TIFF Review: Encounter Is An Intriguing, Intense Thriller Led By Riz Ahmed

If Riz Ahmed is in the leading role of a film, then the audience can at least rest assured that his performance will be one worth watching. Such is the case in Encounter, a film with sci-fi elements that ultimately unfolds to become a tantalizing psychological drama with an emotional center. Directed by Michael Pearce from a screenplay by him and Joe Barton, Encounter weaves a mysterious tale that is filled with intensity, high stakes, incredibly deep and nuanced performances, and changing perspectives.

A former marine, Malik Khan (Ahmed) is watching for signs of an alien invasion, one that is quietly overtaking the country following a meteor shower that brought a parasitic creature to Earth. Preying on people through insect bites and burying itself deeply in their skin, Malik is worried because these aliens can presumably take over a host’s body without anyone being the wiser. It’s under this line of thinking that he creeps into his ex-wife Piya’s (Janina Gavankar) house at night to take his two sons — Jay (Lucian-River Chauhan) and Bobby (Aditya Geddada) — to safety, believing Piya has been infected. 

Related: Riz Ahmed Fights To Save His Sons In Encounter Movie Trailer

Where the film excels is in its changing perspectives. With Malik, the audience comes to see him as a protective father who wants to save his sons from the parasitic invasion that is quietly taking over the world. To some extent, Encounter tackles the complexities of the psyche and the way in which the system at large fails to provide care to those who are in need of it. While the story pivots, the film retains its survivalist tale in the midst of an attack, though the shifting point of view deepens the premise to an extent that wouldn’t have been the same had it remained on the same track from the get-go. 

As Malik’s perspective widens to show what’s really happening, it’s his son Jay (his name undercuts the character’s South Asian roots) whose previous image of his father — that of a man on active marine duty — is tinged with a rose-colored view and romanticizing of heroism. It sharpens later, shaping how he views the world after learning the truth. His newfound understanding forces him to grow up too soon and to see Malik in a different light, one that is affected by Jay’s harrowing experience. The performances by both Ahmed and Chauhan are exceptional in their own ways. Ahmed has shown how capable an actor he is before and Encounter sees him take on yet a different kind of role, one he tackles with fervor. His eyes and body language showcase fear, confusion, and nervousness as he transitions from perceived calmness to desperation and resolve. The fact that Chauhan matches the skills and nuance of Ahmed speaks to the young actor’s abilities.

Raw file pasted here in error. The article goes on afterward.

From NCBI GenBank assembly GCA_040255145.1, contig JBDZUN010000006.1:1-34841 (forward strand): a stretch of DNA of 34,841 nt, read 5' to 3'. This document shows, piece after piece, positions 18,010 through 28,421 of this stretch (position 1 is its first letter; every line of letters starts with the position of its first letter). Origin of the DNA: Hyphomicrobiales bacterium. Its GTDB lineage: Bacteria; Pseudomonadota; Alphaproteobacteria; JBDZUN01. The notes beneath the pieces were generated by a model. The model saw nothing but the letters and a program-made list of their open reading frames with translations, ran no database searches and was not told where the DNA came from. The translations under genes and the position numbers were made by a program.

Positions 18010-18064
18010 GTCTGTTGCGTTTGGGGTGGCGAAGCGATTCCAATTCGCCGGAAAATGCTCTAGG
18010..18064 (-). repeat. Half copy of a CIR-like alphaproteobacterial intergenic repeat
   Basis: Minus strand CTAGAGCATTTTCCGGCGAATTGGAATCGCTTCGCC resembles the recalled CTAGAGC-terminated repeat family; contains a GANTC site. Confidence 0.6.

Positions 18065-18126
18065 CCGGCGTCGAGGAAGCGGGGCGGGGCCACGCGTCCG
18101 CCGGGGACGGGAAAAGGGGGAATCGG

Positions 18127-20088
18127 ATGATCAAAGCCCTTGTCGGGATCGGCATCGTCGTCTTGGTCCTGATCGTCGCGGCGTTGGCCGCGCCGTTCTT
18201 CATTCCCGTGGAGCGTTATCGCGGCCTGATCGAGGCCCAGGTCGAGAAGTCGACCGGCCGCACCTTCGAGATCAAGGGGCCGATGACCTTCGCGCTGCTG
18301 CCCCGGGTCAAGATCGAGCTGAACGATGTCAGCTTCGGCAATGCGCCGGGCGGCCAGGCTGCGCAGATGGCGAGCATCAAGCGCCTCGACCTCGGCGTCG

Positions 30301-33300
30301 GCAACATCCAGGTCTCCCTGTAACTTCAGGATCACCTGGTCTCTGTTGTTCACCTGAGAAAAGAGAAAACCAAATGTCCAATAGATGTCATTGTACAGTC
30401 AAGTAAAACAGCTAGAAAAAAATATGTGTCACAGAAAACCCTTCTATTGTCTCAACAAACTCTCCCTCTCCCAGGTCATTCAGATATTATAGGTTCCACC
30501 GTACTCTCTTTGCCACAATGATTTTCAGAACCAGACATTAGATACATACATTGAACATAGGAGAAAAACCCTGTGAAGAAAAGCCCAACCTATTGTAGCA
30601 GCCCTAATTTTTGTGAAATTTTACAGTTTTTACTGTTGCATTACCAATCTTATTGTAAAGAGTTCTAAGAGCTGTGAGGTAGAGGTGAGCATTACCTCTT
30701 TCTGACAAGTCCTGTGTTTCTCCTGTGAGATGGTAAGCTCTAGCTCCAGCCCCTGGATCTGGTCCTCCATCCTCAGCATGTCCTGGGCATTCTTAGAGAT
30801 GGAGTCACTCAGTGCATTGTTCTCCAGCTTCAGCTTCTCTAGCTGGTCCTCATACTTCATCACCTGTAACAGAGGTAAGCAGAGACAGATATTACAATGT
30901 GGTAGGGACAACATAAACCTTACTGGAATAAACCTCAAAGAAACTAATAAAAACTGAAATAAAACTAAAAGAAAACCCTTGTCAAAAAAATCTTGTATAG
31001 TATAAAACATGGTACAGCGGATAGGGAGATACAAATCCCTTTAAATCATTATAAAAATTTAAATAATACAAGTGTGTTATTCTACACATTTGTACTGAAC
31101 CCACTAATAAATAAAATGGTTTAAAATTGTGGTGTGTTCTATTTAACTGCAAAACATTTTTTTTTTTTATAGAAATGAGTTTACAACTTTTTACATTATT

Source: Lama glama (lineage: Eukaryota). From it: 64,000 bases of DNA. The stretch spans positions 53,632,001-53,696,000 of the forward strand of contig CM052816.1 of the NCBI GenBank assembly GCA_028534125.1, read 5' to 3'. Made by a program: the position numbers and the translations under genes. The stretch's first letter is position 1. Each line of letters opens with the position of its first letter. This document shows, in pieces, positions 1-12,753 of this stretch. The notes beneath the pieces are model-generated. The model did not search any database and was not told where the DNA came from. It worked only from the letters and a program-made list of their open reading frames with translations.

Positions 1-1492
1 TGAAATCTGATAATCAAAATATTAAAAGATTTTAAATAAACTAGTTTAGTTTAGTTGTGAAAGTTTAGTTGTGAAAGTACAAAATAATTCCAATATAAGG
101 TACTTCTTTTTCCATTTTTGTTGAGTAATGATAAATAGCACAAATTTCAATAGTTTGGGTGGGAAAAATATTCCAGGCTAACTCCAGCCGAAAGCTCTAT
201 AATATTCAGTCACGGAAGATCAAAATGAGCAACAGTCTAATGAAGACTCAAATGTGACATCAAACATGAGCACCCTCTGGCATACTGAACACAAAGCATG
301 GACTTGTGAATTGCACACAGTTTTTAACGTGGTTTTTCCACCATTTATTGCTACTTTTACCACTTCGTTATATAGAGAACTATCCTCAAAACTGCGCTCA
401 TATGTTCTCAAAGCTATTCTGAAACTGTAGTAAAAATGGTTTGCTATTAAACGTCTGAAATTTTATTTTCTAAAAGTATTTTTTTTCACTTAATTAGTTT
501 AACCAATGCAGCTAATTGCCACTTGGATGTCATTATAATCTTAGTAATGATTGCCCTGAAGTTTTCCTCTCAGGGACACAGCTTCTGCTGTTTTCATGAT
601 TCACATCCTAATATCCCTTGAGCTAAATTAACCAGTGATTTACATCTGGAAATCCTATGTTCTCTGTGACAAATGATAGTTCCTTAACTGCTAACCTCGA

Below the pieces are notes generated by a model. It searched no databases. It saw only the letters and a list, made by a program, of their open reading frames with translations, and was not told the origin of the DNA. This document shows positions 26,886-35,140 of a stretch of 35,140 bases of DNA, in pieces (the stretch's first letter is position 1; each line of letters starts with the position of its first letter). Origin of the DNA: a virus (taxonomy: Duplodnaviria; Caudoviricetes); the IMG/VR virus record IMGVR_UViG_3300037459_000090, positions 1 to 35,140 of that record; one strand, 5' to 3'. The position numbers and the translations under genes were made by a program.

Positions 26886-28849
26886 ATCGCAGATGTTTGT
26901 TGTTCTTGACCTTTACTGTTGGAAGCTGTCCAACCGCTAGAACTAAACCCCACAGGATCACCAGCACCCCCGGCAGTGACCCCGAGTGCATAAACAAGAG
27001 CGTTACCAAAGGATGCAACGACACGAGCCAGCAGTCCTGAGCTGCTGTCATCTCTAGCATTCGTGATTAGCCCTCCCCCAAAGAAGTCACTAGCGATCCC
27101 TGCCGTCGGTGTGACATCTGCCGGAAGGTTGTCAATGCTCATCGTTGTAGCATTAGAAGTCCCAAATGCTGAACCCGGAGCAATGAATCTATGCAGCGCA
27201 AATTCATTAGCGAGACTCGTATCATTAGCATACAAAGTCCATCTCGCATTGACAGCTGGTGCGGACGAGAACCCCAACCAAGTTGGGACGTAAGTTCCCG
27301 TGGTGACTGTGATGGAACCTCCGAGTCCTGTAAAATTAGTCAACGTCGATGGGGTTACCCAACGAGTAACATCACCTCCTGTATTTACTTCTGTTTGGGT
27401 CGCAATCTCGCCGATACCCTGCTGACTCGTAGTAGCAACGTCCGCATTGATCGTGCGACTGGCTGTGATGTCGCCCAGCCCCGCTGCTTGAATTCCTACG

All that said, the momentum of the film starts to wane a bit after a few pertinent reveals. While the story attempts to stick with Malik and his sons’ journey, the involvement of federal agents (led by Rory Cochrane) puts a dent in the emotionally-charged story. A good chunk of Encounter is dedicated to the agents’ attempts at finding Malik — with the help of Hattie (Octavia Spencer), the only person he trusts and who genuinely wants to help — and it threatens to derail the more intimate perspective and journey that is so effectively utilized at the start of the film. Pearce manages to at least maintain some of that intimacy and sense of isolation from society by keeping most of the action to deserted roads, dry, flat landscapes, and abandoned homes in the middle of nowhere. All of this works to intensify the eeriness of the film, which never forgets to showcase Malik's point of view and his reasoning.  

The result is a psychological thriller with sci-fi elements that is deeply engaged with its main characters, their familial connection, and how their trust evolves and reckons with the reality of their situation. And while the drama gets the wind knocked out of its sails after introducing other characters, Encounter gets in plenty of emotional, nuanced scenes between Malik and his sons that become the beating heart of this often unsettling, uneven, yet strangely mesmerizing film. 

Next: Riz Ahmed & 9 Other New-Age Actors Whose Music You Should Check Out

Encounter had its premiere at the Toronto International Film Festival on September 11, 2021. It will get a limited theatrical release on December 3 and will be available to stream on Amazon Prime Video on December 10. The film is 108 minutes long and is rated R for language and some violence. 

from ScreenRant - Feed

Post a Comment